We are often told there are two cleavages in politics: cultural and economic. To these however, I would add a third – or more accurately perhaps, the fourth – dimension: time.
Attitudes towards the past and especially the future shape our politics in profound and unexpected ways. Take, as an example, questions about automation and a potential world where millions of existing jobs are rendered utterly obsolete. Should we encourage this as the productivity-raising brilliance of capitalism in action? Or is it a dystopian nightmare that politicians should use all available levers to resist? There is, of course, no objective answer. Your response can only come down to political instinct and ideology.
One might think this technological divide maps neatly onto our party political spectrum. After all, with the Conservatives the clue, surely, is in the name. What is more, the great Labour election victories of Messrs Attlee, Wilson and Blair all involved casting their party as the agent of an onrushing future. Yet it is not always quite so straightforward. Mrs. Thatcher too was an instinctive futurist who often saw her political opponents as enemies of economic and technological progress. Meanwhile, the Labour Party has a barely concealed nostalgic streak. Indeed, no less a Tory as Roger Scruton has talked approvingly of the Miners’ strike as “fighting the same cause” of conservative resistance.
True to form, today’s left is divided on technology and the future, even on labour itself. On the one hand the trade union movement bitterly resists the work that emerges from platforms like Deliveroo. However, on the radical left there is a more accelerationist strand that views untrammelled technology as the destructive force which might end work and ultimately capitalism. And, with his recent four-day week announcement and flirtation with a universal basic income, it is this strand of leftism that Shadow Chancellor John McDonnell is increasingly beginning to embrace.
But what about the Tories? To be charitable, it does not seem like debates about technology figure particularly highly in the party’s collective imagination. But this casual disregard is a dereliction of political duty on two fronts. Because not only does it allow the McDonnellites uncontested political access to the future, it also betrays a lack of imagination on arguably the most important political question of all. For surely one cannot begin an argument for popular capitalism without a proper analysis of where our economic system might be headed?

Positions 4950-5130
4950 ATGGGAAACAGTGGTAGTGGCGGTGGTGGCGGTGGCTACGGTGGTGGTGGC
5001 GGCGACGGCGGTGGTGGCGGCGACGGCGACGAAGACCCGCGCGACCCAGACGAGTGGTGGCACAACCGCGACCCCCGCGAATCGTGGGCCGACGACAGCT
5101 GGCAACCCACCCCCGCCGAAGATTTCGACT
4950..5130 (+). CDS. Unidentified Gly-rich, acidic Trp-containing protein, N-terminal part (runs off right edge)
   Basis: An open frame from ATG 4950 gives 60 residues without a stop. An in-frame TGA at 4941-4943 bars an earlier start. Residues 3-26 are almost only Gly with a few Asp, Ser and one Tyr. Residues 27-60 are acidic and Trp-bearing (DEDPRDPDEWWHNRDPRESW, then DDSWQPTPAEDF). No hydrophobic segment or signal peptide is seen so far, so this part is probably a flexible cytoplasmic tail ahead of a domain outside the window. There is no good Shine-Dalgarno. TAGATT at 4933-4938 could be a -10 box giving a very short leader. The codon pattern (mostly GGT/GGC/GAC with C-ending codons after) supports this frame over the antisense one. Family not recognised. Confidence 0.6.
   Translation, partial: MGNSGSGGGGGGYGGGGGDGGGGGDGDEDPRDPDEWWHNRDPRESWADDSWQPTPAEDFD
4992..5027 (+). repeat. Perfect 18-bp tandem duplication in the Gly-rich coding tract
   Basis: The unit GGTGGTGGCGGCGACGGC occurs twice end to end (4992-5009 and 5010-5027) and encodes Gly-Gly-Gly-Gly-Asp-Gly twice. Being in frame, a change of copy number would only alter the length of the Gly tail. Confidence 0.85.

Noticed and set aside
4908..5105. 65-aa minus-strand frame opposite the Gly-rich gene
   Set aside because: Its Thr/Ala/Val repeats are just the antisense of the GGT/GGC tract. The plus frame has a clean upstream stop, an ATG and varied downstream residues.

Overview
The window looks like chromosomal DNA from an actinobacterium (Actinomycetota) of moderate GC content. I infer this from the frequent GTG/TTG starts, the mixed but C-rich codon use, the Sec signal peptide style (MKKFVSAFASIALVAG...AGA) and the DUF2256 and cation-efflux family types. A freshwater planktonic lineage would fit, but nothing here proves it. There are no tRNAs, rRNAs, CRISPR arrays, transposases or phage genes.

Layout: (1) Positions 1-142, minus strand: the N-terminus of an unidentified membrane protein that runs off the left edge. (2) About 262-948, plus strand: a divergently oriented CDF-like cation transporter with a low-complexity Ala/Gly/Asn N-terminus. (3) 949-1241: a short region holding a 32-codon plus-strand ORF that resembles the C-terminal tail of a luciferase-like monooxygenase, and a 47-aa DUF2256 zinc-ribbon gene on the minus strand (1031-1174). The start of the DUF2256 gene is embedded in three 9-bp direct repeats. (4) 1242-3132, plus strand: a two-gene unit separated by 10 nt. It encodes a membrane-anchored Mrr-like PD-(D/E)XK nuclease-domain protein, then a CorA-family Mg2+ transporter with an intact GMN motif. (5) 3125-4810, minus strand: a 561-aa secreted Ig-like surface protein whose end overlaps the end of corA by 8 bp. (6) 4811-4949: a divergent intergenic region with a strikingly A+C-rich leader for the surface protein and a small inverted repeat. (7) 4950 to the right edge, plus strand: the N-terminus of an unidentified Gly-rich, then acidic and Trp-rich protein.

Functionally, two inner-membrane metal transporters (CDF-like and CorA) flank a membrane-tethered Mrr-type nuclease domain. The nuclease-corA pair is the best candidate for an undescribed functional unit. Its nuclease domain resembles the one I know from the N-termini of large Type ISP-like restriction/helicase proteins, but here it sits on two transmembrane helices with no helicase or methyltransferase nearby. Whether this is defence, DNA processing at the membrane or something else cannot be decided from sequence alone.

On that front, the crucial question is whether the success of platform businesses herald a genuinely transformative model of work. There are certainly legitimate grounds for scepticism, not least about whether a model based on intermediating the supply and demand of production can be as innovative in the long-run as managerial coordination. Nevertheless, free market leaning Tories must surely be curious about the radically flexible agency such models can potentially grant the individual worker. For contained within them is also the promise of returning self-employment – which Adam Smith saw as the true deliverer of free citizens from “servile dependency” – to a more central role within our economy.
Might then a rejection of corporatism and an embrace of platform capitalism be the accelerationist tradition the Tories have currently misplaced? Maybe, but this will involve a corresponding focus on policy areas sometimes viewed with suspicion across the right, namely reform of the welfare state.
The writer Laetita Vitaud has called the 20th century “bargain” a “division of labour in exchange for a bundle of benefits and security”. But the policy systems – employment legislation, tax and benefits, education and training – that make up this “bundle” are still stuck in a world built around traditional one-employer full employment. A society where platforms might mediate work across six or seven firms however, would need entitlements that were both portable and pro-rated. Benefits would need to accrue no matter how small the task, and follow individual workers between jobs and platforms.
Now, it should be abundantly clear that such a system could not be delivered by the state alone. And already the market is beginning to react. Last week, Uber announced a partnership with the Open University that would see entitlements to higher education training accrued through trips completed and driver ratings. Meanwhile, at the RSA – where, in my day job, I lead its Future Work Centre – we are supporting entrepreneurs to develop new services for gig workers, such as income smoothing tools, or specialised insurance products, through our Economic Security Impact Accelerator programme.
But coordinating private portable benefits like this into a universal system of coverage for all gig workers – let alone as society’s default ‘bundle’ – is emphatically a job for politics. It will not be easy, but the Tories should take it on. A fairer world of work and a freer capitalism could depend upon it.
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